The baryton (Part 4)

October 22, 2009

trio01_tn  Photo from website of Esterhazy Ensemble

Some notes-to-self on the structure of the pieces downloaded from the ‘net, from IMSLP (International Music Score Library Project), six specimens all arranged for ob/cor anglais and bassoon, i.e. two treble clefs and a bass. Basically I’m just testing some of the over-arching features of the Haydn baryton trios as described in the literature. Tomasini is not on the IMSLP list.

IMSLP 10741. No.1. B-flat. Three movements, Adagio/Menuet & Trio/Presto. Adagio – binary form, 2x14bb. Menuet& Trio, both binary, 2x8bb. Presto is gigue-like 6/8 time signature, 2x8bb.

IMSLP 11167. No.2. B-flat. Allegretto/Arioso: Adagio/Tempo di Menuet/Allegro di molto. Allegretto is a set of 5 variations on a two-section 16bb ‘theme’. Bass repeats the first section throughout; the viola is allowed some variety with some arpeggiation but otherwise all the variations are in the baryton, “breaking the ground”. The second half of the Arioso shows some display with octave leaps. Slurred triplets in all movements.

IMSLP 113672. No.3. B-flat. Allegretto/Menuet and Trio/Presto. A lot of interest in the viola part, which starts of a fugue in the second half of the 1st movt. Presto is almost entirely in crochets/quarter notes, so I guess this a no-speed-limit zone of sorts.

IMSLP 11716. No.4. B-flat. Moderato/Menuet-Allegretto and Trio/Allegro di molto. Lot of musical interest in the first movement, complete with a fugal start to the second section.

IMSLP 20080PMLP 46881. No.5. B-flat. Moderato/Adagio/Tempo di Menuet. Moderato in B-flat; Adagio in D; Tempo di Menuet in A. Shortish adagio with a long minuet without trio.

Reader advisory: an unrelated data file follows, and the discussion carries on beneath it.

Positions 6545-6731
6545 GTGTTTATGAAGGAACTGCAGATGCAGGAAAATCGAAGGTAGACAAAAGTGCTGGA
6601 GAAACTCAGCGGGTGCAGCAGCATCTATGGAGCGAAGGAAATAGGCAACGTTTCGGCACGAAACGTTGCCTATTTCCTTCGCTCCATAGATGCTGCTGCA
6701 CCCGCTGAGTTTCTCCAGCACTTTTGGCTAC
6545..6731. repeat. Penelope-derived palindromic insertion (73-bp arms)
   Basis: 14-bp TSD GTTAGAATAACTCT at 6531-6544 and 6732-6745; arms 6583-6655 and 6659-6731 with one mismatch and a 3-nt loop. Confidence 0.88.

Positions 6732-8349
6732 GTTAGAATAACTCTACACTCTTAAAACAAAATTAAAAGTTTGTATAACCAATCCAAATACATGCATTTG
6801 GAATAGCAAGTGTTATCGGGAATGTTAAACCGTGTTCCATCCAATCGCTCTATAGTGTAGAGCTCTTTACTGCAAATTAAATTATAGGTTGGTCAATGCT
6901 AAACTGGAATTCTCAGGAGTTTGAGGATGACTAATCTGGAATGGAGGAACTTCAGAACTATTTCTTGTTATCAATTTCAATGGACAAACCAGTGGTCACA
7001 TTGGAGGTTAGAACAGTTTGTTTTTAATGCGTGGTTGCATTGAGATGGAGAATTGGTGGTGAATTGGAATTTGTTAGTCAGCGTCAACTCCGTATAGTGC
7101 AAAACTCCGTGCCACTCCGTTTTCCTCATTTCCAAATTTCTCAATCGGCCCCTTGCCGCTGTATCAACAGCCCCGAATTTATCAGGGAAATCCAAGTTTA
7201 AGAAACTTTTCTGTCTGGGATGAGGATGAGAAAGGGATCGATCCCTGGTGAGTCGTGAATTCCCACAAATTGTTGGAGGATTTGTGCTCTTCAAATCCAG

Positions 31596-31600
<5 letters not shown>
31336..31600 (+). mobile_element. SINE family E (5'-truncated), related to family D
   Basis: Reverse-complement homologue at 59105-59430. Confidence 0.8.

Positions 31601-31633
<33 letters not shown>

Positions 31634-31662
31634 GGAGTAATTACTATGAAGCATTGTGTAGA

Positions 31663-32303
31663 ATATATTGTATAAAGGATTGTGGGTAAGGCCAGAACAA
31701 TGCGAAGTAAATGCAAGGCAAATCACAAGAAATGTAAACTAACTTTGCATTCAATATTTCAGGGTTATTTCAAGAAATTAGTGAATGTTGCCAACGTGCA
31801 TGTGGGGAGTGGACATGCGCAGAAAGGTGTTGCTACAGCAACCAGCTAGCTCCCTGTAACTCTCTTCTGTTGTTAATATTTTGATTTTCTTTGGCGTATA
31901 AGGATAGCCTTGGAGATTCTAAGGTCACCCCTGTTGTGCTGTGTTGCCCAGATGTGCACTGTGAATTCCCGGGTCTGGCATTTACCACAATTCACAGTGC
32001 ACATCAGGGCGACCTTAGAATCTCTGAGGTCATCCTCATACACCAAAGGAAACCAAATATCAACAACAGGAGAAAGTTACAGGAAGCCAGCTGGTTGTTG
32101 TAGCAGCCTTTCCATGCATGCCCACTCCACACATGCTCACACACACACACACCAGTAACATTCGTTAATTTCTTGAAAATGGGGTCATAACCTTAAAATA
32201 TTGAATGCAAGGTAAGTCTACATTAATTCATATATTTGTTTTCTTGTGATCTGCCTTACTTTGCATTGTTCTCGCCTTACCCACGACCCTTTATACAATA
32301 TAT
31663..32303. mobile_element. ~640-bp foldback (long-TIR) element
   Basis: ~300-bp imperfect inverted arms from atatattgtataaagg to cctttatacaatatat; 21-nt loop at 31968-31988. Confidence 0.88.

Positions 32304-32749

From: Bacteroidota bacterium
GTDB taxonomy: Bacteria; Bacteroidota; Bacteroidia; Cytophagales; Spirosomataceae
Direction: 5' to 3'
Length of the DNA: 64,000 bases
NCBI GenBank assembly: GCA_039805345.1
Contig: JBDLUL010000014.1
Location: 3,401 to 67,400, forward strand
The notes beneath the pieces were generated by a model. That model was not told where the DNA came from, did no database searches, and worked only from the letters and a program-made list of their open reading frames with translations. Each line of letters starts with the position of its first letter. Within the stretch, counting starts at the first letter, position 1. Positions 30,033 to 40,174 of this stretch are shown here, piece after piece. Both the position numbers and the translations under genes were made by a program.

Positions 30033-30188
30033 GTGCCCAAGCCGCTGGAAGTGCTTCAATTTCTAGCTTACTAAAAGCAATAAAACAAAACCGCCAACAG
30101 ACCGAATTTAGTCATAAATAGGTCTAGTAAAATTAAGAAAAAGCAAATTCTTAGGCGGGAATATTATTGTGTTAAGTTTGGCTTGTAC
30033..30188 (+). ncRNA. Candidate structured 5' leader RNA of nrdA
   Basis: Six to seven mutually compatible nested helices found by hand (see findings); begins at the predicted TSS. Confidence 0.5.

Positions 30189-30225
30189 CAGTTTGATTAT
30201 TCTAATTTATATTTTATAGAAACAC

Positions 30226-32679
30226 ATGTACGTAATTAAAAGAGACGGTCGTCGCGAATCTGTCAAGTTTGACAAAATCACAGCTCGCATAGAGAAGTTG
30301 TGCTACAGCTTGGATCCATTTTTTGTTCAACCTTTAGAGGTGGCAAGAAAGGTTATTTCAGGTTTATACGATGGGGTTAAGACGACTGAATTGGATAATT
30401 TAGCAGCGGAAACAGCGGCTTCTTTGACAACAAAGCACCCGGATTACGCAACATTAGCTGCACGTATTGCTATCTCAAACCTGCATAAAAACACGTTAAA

IMSLP 20081-PMLP 46883. No.6. Adagio piu tosto moderato/Menuet and Trio. Adagio is a set of variations, similar to #2 above, again where baryton breaks the notes into ever-smaller ones and viola provides contrast with arepggiation. Trio is unusual since most of the musical interest resides with the basso; this situation is reversed in the second half of the Trio where baryton does all the melodic work.

Baryton Trio No.110. Arr N. Luwin (Luwin Music). Judging by the first page – a Moderato (first) movt in Gmajor (range is from D to A (last fretted note on top string, so four strings in all). Arranged for three basses (treble and two bass clefs). The writing looks more advanced than the six above, with luscious scalar passages alternating between viola and baryton. Even the bass comes alive with similar runs and arpeggios in triplets.

Observations:

* I have a horrible feeling the IMSLP have all been raised a semi-tone from the original and are all in fact in Amajor.

* I assume the two top lines actually sound an octave lower than written.

* top note of the baryton’s range in these pieces is a C, which is of a tone above the top fret of a top string tuned in d. Pretty safe territory, where you’d expect the equivalent in the treble part of say a Purcell or a Jenkins to go to and certainly a Marais piece de viole for bass to go past that again.

* lowest note in the baryton’s range in these pieces is E – so only the top three strings (E-A-d) come into play.

* little wonder that Sisman should have honed in on the use of variation. Haydn, like Beethoven, obviously excelled at this; by contrast, Tomasini uses none. I would have thought that variations were an important feature of keyboard performers of the time.

More info off the net…

Around 1700, a collection of ‘IX Partie’ composed by Johann Georg Krause was dedicated to the Duke of Wurttemberg. In the late C18, the instrument was used in the Vienna Opera House (compositions by Ariosti and JJ Fux). There are also documents of the Esterhazy Kappele (Andreas Lidl) travelling to Paris and London (e.g. Charles Burney describing a concert in London).

 

Leave a Reply

Fill in your details below or click an icon to log in:

WordPress.com Logo

You are commenting using your WordPress.com account. Log Out / Change )

Twitter picture

You are commenting using your Twitter account. Log Out / Change )

Facebook photo

You are commenting using your Facebook account. Log Out / Change )

Google+ photo

You are commenting using your Google+ account. Log Out / Change )

Connecting to %s

%d bloggers like this: